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Nat Commun. 2018 Nov 28;9(1):5034. doi: 10.1038/s41467-018-07368-7.

Disease-associated genotypes of the commensal skin bacterium Staphylococcus epidermidis.

Author information

1
The Milner Centre for Evolution, University of Bath, Claverton Down, Bath, BA2 7AY, UK.
2
Swansea University Medical School, Swansea University, Singleton Campus, Swansea, SA2 8PP, UK.
3
Department of Mathematics and Statistics, University of Helsinki, Helsinki, 00100, Finland.
4
Medical Protein Chemistry, Department of Translational Medicine, Lund University, Malmö, 205 02, Sweden.
5
Antimicrobial Resistance Research Center, National Institute of Infectious Diseases, Tokyo, 162-8640, Japan.
6
MRC Cloud-based Infrastructure for Microbial Bioinformatics (CLIMB) Consortium, Bath, BA2 7AY, UK.
7
Integrative Research Centre for Veterinary Preventive Medicine, Faculty of Veterinary Medicine, Chiang Mai University, Chiang Mai, 50200, Thailand.
8
Graduate School, Maejo University, Chiang Mai, 50290, Thailand.
9
AO Research Institute Davos, Davos, 7270, Switzerland.
10
Wellcome Centre for Human Genetics, University of Oxford, Oxford, OX3 7BN, UK.
11
Department of Zoology, University of Oxford, Oxford, OX1 3SZ, UK.
12
Department of Orthopaedic Surgery and Traumatology, University Hospital Basel, Basel, 4031, Switzerland.
13
Department of Infectious Disease Epidemiology, Imperial College, London, SW7 2AZ, UK.
14
Laboratory of Molecular Genetics, Instituto de Tecnologia Química e Biológica, Universidade Nova de Lisboa, Oeiras, 2775-412, Portugal.
15
Laboratory of Microbiology and Infectious Diseases, The Rockefeller University, New York, New York, 10065, USA.
16
Institut für Medizinische Mikrobiologie, Virologie & Hygiene, Universität Hamburg, Hamburg, 20246, Germany.
17
School of Cellular and Molecular Medicine, University of Bristol, Bristol, BS8 1TD, UK.
18
Bioscientia Labor Ingelheim, Institut für Medizinische Diagnostik GmbH, Ingelheim, 55218, Germany.
19
Department of Biostatistics, University of Oslo, Oslo, 0372, Norway.
20
Pathogen Genomics, Wellcome Trust Sanger Institute, Hinxton, CB10 1SA, UK.
21
The Milner Centre for Evolution, University of Bath, Claverton Down, Bath, BA2 7AY, UK. s.k.sheppard@bath.ac.uk.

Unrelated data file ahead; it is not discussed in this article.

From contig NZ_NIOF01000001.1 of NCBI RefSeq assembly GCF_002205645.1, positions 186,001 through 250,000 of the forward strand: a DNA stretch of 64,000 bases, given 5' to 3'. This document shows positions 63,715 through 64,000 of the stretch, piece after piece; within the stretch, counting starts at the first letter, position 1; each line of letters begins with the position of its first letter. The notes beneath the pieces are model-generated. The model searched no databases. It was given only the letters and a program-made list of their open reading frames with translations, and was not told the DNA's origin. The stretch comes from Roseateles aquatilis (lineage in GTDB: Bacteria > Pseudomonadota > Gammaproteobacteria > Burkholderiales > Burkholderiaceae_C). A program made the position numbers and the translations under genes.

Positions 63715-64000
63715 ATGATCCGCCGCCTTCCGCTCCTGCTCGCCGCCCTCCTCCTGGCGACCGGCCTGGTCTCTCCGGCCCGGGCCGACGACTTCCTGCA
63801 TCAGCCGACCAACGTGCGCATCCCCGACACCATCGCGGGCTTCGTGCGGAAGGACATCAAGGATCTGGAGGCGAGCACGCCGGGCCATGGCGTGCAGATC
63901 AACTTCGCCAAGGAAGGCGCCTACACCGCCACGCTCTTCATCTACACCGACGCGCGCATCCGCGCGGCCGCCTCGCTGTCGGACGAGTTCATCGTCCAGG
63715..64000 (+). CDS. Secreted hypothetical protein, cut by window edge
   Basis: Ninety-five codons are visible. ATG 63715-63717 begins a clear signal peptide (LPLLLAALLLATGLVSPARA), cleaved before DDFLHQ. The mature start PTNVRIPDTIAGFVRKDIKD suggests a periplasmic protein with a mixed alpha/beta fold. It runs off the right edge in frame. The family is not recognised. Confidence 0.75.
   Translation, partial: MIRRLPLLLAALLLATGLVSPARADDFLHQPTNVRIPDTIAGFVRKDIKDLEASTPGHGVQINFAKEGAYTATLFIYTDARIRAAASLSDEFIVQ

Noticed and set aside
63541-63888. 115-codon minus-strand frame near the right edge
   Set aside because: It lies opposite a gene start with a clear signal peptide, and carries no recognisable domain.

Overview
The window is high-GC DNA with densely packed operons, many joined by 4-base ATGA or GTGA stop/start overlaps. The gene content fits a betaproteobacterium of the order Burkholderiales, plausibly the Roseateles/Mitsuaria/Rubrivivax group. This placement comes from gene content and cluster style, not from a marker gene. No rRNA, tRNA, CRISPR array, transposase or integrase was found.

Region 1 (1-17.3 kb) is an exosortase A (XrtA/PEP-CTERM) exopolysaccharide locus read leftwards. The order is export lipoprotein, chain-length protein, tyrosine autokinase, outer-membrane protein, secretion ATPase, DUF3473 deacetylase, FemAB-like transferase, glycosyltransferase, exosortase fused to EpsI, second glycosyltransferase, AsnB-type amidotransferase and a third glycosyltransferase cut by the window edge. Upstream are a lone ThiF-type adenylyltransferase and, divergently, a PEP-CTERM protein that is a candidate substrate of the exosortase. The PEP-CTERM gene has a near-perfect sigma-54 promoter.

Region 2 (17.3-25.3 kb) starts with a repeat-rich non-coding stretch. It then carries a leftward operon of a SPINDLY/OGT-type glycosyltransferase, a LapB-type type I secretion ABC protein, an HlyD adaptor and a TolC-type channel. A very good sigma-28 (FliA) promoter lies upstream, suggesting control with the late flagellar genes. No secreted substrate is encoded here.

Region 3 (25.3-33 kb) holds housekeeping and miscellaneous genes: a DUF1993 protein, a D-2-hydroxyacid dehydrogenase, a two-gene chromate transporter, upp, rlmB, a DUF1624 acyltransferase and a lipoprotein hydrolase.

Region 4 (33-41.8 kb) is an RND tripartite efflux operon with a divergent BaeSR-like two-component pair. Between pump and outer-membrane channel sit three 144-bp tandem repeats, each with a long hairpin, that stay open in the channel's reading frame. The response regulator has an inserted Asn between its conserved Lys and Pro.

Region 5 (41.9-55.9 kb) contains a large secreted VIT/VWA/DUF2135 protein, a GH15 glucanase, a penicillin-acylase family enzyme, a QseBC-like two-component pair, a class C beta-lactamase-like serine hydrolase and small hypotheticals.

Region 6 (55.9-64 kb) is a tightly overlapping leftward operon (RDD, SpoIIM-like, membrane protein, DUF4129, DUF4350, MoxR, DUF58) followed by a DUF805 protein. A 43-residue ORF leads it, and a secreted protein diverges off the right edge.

22
MRC Cloud-based Infrastructure for Microbial Bioinformatics (CLIMB) Consortium, Bath, BA2 7AY, UK. s.k.sheppard@bath.ac.uk.
23
Department of Zoology, University of Oxford, Oxford, OX1 3SZ, UK. s.k.sheppard@bath.ac.uk.

Abstract

Some of the most common infectious diseases are caused by bacteria that naturally colonise humans asymptomatically. Combating these opportunistic pathogens requires an understanding of the traits that differentiate infecting strains from harmless relatives. Staphylococcus epidermidis is carried asymptomatically on the skin and mucous membranes of virtually all humans but is a major cause of nosocomial infection associated with invasive procedures. Here we address the underlying evolutionary mechanisms of opportunistic pathogenicity by combining pangenome-wide association studies and laboratory microbiology to compare S. epidermidis from bloodstream and wound infections and asymptomatic carriage. We identify 61 genes containing infection-associated genetic elements (k-mers) that correlate with in vitro variation in known pathogenicity traits (biofilm formation, cell toxicity, interleukin-8 production, methicillin resistance). Horizontal gene transfer spreads these elements, allowing divergent clones to cause infection. Finally, Random Forest model prediction of disease status (carriage vs. infection) identifies pathogenicity elements in 415 S. epidermidis isolates with 80% accuracy, demonstrating the potential for identifying risk genotypes pre-operatively.

PMID:
30487573
PMCID:
PMC6261936
DOI:
10.1038/s41467-018-07368-7
[Indexed for MEDLINE]
Free PMC Article

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